Ethiopia has announced plans to release political prisoners and shut an infamous prison in the capital, Addis Ababa, in a surprise move the government says aims to “foster national reconciliation”.
The office of the Ethiopian prime minister said charges would be dropped against politicians currently being prosecuted, while political prisoners who are imprisoned will receive pardons, the Addis Standard magazine reported.
“Politicians currently under prosecution and those previously sentenced will either have their cases annulled or be pardoned,” AFP news agency quoted Hailemariam Desalegn as saying on Wednesday.
Desalegn made the announcement alongside other leaders in the Ethiopian Peoples’ Revolutionary Democratic Front, the country’s ruling political coalition.
The government also announced it would close the Maekelawi detention facility in Addis Ababa, which has been described as “one of the country’s most notorious police stations”.
“Police investigators at Maekelawi use coercive methods on detainees amounting to torture or other ill-treatment to extract confessions, statements, and other information from detainees,” Human Rights Watch has reported.
The government plans to turn Maekelawi into a “modern museum”, the Addis Standard reported.
The decision was taken “to create the space for a national dialogue and national consensus”, according to the magazine.
The government did not specify which political prisoners, or how many, would be released, and when.
Awol Allo, a lecturer at Keele University’s School of Law and an expert on Ethiopia, said the most important question will be how the Ethiopian government defines political prisoners.
“There is a range of people who were arrested, accused and tried and convicted of what we may call political crimes,” Allo told Al Jazeera, including endangering national security or the constitution, or “terrorism” or “terrorism-related” crimes.
Under that definition, Allo said “tens of thousands” of people could end up being released.
“Ethiopia has been using the judicial system to lock people behind bars,” he said.
“The government has always used courts for political purposes. When it comes to high-profile politicians, the government accuses them of all kinds of crimes – sometimes corruption, more recently terrorism – to eliminate those individuals from the political space.”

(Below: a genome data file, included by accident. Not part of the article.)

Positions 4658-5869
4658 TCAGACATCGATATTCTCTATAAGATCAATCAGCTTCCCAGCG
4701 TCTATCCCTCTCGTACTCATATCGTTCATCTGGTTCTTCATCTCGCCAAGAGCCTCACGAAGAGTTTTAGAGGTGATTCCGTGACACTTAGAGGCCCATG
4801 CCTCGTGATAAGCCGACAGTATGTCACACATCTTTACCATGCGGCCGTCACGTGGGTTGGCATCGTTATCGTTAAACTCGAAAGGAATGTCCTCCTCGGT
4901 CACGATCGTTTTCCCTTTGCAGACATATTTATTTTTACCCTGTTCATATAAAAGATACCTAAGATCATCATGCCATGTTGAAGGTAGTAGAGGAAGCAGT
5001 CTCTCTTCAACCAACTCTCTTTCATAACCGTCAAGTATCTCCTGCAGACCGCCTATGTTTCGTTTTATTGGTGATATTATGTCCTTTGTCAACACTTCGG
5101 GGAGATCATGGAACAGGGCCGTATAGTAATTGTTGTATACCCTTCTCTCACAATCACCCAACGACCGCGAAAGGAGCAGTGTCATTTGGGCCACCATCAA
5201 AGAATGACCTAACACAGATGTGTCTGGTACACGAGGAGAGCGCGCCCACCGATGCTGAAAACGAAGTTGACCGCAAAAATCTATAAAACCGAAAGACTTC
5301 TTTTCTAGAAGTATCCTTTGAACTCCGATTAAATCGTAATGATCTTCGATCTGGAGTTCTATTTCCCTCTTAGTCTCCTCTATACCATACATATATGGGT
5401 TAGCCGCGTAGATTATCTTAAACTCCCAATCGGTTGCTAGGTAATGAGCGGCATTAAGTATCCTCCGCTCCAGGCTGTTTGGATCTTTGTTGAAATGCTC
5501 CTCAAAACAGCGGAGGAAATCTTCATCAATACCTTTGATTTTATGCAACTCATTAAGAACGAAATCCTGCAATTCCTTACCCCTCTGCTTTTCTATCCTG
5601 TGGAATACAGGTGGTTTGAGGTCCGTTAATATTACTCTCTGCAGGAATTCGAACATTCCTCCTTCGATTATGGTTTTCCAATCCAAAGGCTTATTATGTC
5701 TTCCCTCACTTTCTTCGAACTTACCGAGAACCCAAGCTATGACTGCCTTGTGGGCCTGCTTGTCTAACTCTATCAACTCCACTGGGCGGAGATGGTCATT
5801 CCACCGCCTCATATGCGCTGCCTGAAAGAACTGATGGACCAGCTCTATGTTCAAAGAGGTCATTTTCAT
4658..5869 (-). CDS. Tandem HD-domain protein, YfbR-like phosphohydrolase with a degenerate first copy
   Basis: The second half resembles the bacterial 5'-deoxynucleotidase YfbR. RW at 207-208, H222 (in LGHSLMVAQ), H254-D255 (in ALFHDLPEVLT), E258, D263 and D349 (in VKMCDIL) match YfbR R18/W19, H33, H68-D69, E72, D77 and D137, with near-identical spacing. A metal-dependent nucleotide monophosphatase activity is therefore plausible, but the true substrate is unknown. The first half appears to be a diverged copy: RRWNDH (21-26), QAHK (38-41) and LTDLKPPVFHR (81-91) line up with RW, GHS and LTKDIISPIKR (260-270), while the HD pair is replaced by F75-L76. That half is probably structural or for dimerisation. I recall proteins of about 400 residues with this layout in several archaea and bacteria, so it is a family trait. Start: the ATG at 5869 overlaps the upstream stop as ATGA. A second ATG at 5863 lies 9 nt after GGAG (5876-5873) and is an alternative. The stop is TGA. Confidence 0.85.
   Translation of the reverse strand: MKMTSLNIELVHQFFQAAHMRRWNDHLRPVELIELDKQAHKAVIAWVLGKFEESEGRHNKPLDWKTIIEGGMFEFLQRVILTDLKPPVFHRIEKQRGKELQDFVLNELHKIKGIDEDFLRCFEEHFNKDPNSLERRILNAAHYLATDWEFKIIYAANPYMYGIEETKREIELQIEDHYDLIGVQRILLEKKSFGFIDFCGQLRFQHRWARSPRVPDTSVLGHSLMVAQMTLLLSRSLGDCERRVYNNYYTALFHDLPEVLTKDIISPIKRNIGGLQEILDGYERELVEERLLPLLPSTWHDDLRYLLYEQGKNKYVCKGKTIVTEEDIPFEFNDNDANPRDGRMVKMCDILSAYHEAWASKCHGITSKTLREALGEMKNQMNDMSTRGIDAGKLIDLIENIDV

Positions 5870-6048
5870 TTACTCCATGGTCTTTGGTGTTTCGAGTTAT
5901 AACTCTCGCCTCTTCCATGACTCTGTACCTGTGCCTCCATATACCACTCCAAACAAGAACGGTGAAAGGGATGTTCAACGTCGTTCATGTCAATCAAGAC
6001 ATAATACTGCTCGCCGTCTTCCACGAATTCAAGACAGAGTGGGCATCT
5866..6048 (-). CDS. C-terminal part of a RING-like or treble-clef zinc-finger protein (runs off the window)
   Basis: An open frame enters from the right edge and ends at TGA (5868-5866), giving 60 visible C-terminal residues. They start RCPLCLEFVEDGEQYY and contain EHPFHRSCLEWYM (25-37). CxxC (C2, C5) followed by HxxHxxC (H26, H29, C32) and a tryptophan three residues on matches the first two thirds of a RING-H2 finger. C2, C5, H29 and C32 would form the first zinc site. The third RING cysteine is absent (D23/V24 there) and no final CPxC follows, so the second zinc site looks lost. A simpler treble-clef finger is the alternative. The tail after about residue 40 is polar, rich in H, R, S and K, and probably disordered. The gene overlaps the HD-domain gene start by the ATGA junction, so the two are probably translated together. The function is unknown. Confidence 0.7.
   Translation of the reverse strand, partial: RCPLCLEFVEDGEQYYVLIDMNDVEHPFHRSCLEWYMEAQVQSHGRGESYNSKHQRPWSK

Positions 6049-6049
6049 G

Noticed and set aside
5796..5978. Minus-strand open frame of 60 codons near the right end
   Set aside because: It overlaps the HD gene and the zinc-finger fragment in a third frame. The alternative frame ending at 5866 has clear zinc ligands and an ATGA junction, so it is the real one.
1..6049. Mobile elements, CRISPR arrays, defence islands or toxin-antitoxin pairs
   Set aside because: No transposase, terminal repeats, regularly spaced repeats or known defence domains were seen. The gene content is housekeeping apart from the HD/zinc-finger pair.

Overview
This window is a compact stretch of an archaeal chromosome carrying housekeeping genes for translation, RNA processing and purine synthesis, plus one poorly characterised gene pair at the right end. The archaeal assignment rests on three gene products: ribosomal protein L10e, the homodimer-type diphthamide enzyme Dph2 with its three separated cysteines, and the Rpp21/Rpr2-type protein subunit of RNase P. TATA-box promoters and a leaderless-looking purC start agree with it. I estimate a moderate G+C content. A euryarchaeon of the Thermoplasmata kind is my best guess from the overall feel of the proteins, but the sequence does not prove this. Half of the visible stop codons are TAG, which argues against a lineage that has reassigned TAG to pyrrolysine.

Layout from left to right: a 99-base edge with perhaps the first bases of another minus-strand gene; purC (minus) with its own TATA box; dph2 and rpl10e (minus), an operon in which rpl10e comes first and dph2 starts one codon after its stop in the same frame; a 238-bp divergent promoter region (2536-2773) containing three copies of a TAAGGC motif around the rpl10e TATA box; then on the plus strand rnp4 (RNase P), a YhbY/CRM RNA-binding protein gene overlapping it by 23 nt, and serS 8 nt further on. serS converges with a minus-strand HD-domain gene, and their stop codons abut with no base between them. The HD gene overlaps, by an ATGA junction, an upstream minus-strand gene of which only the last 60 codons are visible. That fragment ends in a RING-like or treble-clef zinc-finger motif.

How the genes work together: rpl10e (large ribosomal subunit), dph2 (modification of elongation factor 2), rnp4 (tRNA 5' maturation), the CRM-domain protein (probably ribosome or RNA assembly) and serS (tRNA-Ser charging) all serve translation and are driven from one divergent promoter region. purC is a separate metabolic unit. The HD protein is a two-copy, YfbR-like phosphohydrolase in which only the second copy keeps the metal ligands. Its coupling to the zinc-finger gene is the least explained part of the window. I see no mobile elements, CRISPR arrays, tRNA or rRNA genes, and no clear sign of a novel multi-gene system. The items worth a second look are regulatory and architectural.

Amnesty International says Ethiopia has engaged in a “crackdown on the political opposition [that] saw mass arbitrary arrests, torture and other ill-treatment, unfair trials and violations of the rights to freedom of expression and association”.
Many of the recent arrests come in the context of widespread protests since late 2015 by the country’s Oromo people, who number approximately 35 million and constitute Ethiopia’s largest ethnic group.
Hundreds of people were killed after Ethiopian security forces cracked down on protesters. After the government declared a state of emergency in the Oromia region, “more than 11,000 people were arrested and detained without access to a lawyer,” Amnesty said.
According to Allo, a combination of changes within the government coalition and public protests led to Wednesday’s announcement.
“It is that changing dynamics within the ruling party itself and the protests taking place outside that have really brought the government to its knees, forcing them to make this gesture,” he said.
However, Adama Gaye, a Senegalese journalist and commentator who frequently visits Ethiopia, told Al Jazeera the move should be viewed as “something that will be a revolutionary transformation of the country”.
With its economy experiencing double-digit economic growth, Ethiopia cannot continue being a “closed door” to the rest of the world, especially if the nation is to see continued foreign investment, said Gaye.
“In the short term, I don’t think they’ll allow any kind of democratic transition to happen,” unless the current opposition and international community push for it, he added.